# Transfer function of a real opamp circuit

I know how to calculate the transfer function of an ideal opamp. But when calculating for a real opamp, should I use the Input Bias Current values specified in the datasheet? If so, use the Min, Typ, or Max value?

Note: the links provided are only an example, not of the circuit I trying to figure.

How should I approach finding the transfer function, and essentially the value at VOUT?

• Assume the worst case, which is maximum input bias current since the input bias current is ideally 0. – Null Oct 21 '14 at 14:44
• So, if I am interested to find the input bias current of the current circuit, I modify the inputs setting, and subtract the two, but use a variable for the input current, right? – KingsInnerSoul Oct 21 '14 at 14:49
• Are you asking how to do this without a simulator? – copper.hat Oct 21 '14 at 15:12
• Ughh, For that circuit I think I would just simulate it. In general I don't think the input bias current will effect the gain that much.. (mostly a DC offset). After ideal, the next thing you want to add in is the GBW of the opamp. (Assuming the typical single pole gain roll-off.) – George Herold Oct 21 '14 at 15:18
• But how to calculate this multi stage opamp circuit? I know how to do a single step, but not sure about this, and just want to make sure I am approaching this right – KingsInnerSoul Oct 21 '14 at 15:32

As indicated already by G. Herold - forget the bias currents. These currents have only a minor effect on the circuits function.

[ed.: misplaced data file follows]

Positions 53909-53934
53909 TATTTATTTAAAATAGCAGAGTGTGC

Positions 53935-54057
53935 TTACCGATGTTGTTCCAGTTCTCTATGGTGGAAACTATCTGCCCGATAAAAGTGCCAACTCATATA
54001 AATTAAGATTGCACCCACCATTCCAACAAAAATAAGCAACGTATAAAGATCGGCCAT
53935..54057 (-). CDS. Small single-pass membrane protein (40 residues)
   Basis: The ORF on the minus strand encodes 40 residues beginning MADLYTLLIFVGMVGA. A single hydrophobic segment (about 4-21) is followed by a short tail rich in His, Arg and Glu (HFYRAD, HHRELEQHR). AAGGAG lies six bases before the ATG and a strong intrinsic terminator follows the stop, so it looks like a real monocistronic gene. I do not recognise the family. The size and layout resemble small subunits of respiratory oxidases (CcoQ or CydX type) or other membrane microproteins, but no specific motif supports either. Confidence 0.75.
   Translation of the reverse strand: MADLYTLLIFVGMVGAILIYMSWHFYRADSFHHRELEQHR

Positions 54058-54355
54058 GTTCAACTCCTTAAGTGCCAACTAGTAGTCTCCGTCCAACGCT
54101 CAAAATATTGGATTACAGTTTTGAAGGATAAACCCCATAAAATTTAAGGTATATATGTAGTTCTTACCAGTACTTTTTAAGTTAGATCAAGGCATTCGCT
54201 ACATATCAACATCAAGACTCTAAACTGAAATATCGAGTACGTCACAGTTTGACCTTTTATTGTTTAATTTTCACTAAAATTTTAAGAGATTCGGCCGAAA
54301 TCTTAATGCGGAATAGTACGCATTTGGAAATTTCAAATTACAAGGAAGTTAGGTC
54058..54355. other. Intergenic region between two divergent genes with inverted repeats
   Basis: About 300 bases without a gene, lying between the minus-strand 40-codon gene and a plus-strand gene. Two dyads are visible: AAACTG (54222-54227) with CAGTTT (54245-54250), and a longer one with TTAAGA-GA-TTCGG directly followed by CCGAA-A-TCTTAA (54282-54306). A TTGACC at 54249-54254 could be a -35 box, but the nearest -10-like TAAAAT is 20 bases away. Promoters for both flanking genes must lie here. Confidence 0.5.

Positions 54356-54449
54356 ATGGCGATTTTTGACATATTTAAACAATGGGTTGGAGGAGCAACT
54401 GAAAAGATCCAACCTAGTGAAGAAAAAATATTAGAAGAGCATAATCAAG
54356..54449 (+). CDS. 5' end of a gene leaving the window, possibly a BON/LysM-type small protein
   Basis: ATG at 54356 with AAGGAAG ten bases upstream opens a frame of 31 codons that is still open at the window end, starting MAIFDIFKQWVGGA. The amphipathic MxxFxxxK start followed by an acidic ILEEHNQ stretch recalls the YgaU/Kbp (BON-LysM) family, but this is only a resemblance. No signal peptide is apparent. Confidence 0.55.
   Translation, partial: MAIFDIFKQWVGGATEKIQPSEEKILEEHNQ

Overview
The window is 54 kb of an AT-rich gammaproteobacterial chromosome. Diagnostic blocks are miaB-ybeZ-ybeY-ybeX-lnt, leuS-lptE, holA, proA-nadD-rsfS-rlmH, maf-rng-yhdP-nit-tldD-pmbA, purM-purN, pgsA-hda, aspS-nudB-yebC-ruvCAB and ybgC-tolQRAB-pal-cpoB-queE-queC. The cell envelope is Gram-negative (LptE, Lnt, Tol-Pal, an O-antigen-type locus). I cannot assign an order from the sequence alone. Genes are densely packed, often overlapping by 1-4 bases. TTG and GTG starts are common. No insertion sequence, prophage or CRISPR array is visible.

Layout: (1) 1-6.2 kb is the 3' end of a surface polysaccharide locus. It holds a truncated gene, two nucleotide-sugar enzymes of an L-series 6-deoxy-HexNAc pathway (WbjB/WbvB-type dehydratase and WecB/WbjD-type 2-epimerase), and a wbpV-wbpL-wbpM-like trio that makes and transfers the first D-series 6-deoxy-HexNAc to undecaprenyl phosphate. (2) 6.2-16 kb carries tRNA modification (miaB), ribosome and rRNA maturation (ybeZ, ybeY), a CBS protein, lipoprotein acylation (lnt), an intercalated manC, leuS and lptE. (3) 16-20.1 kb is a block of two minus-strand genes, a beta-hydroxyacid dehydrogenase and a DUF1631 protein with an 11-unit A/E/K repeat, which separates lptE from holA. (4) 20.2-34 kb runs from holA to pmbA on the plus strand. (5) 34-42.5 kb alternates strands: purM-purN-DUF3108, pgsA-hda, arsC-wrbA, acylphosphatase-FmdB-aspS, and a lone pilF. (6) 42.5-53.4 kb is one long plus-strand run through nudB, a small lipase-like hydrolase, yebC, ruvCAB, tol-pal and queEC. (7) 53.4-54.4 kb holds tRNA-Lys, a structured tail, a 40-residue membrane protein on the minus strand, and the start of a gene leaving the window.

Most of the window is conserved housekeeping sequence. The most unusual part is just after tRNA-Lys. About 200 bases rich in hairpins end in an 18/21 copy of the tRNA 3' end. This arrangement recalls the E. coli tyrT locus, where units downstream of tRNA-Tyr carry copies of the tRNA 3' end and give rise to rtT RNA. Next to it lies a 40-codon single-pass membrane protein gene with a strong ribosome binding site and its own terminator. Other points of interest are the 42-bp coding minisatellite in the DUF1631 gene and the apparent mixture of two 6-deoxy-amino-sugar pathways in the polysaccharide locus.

Overall transfer function: It is not easy to read your drawing, but I guess the overall feedback resistors are R5 and R6, OK?

That means, your circuit contains a main amplifier A - consisting of two opamps (A1 and A2 with internal feedback) in series with an RC lowpass in between. Therefore, as a first step you should find the expression for the overall gain A. Then, as a next step, you apply Black`s feedback formula for the closed-loop gain Acl:

Acl=A/(1+A*k)

with k=feedback factor k=R6/(R5+R6) .

This gives you the gain referenced to the non-inv. input of the 1st opamp. As a final step, you can consider the passive circuitry at the non-inv. input.

Comment (edit): The first opamp in your circuit has no internal feedback. Therefore, if you assume ideal opamp properties (open-loop gain infinite) the gain A also will be infinite, and the closed-loop gain reduces to Acl=1/k. Otherwise (for real opamp properties), you must use the frequency dependent gain function for each of the two opamps.

• I want to find the effects of the Caps on the transfer function. How can that be found from those calculations? – KingsInnerSoul Oct 21 '14 at 15:59
• There are only two capacitors (C3 and C4) which are to be considered. I suppose, you know how to find the gain function for one single opamp with capacitive feedback? – LvW Oct 21 '14 at 16:04